Generally speaking, an owner, and anyone who is primarily liable on a contract or subcontract, must retain a holdback of 10% under the Builders Lien Act. In 2002, the BC Supreme Court surprised many legal observers when it held that a someone who was owed money on a project could not only claim a lien against the property, but also against the builders lien holdback (the “Shimco case”). However, it is not uncommon for parties to ignore this requirement to maintain a holdback. The BC Court of Appeal recently considered what effect this had on a subtrade’s alleged lien against the holdback.
A subtrade contracted with the general contractor to provide plumbing and heating work as part of the renovations of a single family home for approximately $80,000. The subtrade completed the work but was only paid $35,000. The subtrade liened the property. Shortly thereafter, the general contractor abandoned the project.
The subtrade sued the contractor and the owner. However, initially the subtrade did not refer to any lien in the pleadings or register a certificate of pending litigation against the property, which is required to perfect a lien. As such, the lien was extinguished and removed from title. The subtrade later amended his pleadings to claim a lien against the holdback that should have been retained.
Did the subtrade have a lien against the non-existent holdback that the owner was obligated to retain?
Generally speaking, there are two purposes of the lien holdback:
- It protects an owner by limiting their potential liability to the maximum amount of the holdback; and
- It provides a pot of money to pay legitimate lien claimants.
The Shimco case established that a lien against a holdback is independent of the lien against the land and that a holdback lien is not automatically extinguished when a lien against the land is extinguished. The holdback period expires 55 days after completion, abandonment or termination of the project. Once that period has expired, the holdback may be paid out. However, if a claim of lien is filed against the land before the holdback is paid out, or legal proceedings are commenced to enforce a lien against the holdback, the holdback may not be paid out until these claims are resolved.
After the Shimco case, there was uncertainty as to what would happen to the owner if no holdback was maintained, but a lien against the holdback was alleged. It was thought that potentially the lien would effectively require the owner to pay twice.
In the present case, however, the Court of Appeal held that this was not necessarily the case. Critical to the court’s decision was that since (a) the Owner did not retain a holdback from each of the progress payments (or alternatively paid the holdback prematurely by wrongfully failing to holdback 10% from each of the payments), and (b) the subtrade did not commence legal proceedings against the holdback before the land lien was extinguished, there was no holdback in existence to which the lien holdback could apply. Even if the subtrade had commenced legal proceedings to claim a holdback lien before the land lien expired, the court found that there was nothing against which the holdback lien could be claimed. While the owner breached the Builders Lien Act by failing to retain a holdback which was the primary cause of the loss of the appellant’s holdback lien, the court held that this was the result of the wording of the Builders Lien Act and up to the provincial Legislature to remedy.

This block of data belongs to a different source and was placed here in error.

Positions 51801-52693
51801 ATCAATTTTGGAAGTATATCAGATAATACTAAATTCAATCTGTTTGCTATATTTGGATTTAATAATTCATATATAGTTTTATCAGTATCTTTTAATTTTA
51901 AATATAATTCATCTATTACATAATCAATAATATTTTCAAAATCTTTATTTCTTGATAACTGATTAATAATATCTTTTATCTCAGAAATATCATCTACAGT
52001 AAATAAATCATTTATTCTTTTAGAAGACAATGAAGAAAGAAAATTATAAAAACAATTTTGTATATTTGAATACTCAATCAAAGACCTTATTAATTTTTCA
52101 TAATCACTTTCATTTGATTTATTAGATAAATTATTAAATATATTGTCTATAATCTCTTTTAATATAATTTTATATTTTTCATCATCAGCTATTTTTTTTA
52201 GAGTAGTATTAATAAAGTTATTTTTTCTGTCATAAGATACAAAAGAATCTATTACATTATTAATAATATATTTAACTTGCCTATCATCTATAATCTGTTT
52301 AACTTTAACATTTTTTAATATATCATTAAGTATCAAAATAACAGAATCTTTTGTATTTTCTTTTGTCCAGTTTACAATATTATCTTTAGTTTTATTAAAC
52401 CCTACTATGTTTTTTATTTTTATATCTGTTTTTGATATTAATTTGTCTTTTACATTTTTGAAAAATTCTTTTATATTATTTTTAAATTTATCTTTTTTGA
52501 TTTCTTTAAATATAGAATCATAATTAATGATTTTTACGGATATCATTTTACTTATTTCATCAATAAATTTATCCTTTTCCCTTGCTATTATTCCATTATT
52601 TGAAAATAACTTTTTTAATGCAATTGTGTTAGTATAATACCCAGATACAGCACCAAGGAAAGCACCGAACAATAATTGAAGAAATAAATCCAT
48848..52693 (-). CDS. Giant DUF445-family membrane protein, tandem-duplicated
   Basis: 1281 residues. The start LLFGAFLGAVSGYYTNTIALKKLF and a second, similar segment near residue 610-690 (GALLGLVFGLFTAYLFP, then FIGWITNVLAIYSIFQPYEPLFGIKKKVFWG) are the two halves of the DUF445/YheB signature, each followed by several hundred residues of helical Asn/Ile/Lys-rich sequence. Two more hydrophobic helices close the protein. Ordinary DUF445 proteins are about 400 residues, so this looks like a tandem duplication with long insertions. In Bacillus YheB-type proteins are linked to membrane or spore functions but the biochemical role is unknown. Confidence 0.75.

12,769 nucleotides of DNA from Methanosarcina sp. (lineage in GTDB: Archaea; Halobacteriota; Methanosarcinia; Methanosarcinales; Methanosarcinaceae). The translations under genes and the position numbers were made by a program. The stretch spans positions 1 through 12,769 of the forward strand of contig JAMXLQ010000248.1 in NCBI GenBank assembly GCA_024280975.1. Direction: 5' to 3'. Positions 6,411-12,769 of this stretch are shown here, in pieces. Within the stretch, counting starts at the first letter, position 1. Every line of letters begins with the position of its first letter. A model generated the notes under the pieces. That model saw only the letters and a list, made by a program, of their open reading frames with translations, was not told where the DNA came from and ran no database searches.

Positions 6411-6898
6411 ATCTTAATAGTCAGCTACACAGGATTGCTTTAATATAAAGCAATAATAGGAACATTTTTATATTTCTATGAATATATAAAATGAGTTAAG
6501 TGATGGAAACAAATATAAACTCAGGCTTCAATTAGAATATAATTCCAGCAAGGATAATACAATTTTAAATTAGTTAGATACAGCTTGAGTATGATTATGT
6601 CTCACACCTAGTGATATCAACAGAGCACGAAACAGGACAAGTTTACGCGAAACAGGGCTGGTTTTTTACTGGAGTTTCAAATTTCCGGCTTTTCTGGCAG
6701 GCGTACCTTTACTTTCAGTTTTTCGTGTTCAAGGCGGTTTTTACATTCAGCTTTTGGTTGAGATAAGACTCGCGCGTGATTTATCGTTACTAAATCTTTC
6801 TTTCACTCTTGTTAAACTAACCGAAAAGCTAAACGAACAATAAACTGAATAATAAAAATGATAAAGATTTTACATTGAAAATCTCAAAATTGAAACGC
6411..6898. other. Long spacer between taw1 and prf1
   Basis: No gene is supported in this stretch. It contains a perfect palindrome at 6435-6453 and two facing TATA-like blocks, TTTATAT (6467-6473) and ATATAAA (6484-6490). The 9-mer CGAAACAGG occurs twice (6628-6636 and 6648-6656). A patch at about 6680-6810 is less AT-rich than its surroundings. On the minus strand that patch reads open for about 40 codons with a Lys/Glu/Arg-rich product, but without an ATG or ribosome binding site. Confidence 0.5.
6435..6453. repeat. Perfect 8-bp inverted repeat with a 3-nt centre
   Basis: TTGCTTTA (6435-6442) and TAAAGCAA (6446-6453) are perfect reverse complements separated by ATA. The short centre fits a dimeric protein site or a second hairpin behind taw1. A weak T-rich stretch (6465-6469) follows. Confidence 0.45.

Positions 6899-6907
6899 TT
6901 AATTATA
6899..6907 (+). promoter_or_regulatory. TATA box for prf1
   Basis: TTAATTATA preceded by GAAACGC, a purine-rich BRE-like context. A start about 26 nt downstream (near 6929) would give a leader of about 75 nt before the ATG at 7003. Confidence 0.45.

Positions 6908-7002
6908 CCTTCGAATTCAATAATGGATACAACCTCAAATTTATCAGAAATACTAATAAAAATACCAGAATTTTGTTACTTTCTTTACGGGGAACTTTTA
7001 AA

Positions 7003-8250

While the owner avoided paying twice in this case, it does not mean, however, that owners should not retain the holdback. Had the subtrade properly perfected its land lien in the proper time and manner, it would have likely recovered payment from the owner. This is because the land lien would rank in priority to any interest the owner had in the property and the subtrade could force the sale of the property in foreclosure to recover payment if there was any equity in the property. This is the critical reason why owners should retain the holdback as the Builders Lien Act provides that this is the maximum amount that the owner will have to pay to discharge a lien if it has been properly retained. This will protect the owner from paying twice for work.
- For owners – Properly retain the holdback and do not release it prematurely in order to minimize your potential liability.
- For contractors – Make sure you file your land lien on time or commence legal proceedings against the holdback before the holdback is released in order to protect your lien rights against the holdback. Even if there is no holdback, make sure you perfect your lien in order to better ensure that you will be paid.
This article was written by Ian Moes, a lawyer who practices construction law with the law firm of Kuhn LLP. It is only intended as a guide and it is important to get legal advice for specific situations. If you have questions or comments about this case or other construction law matters, please contact him at 604-682-8868.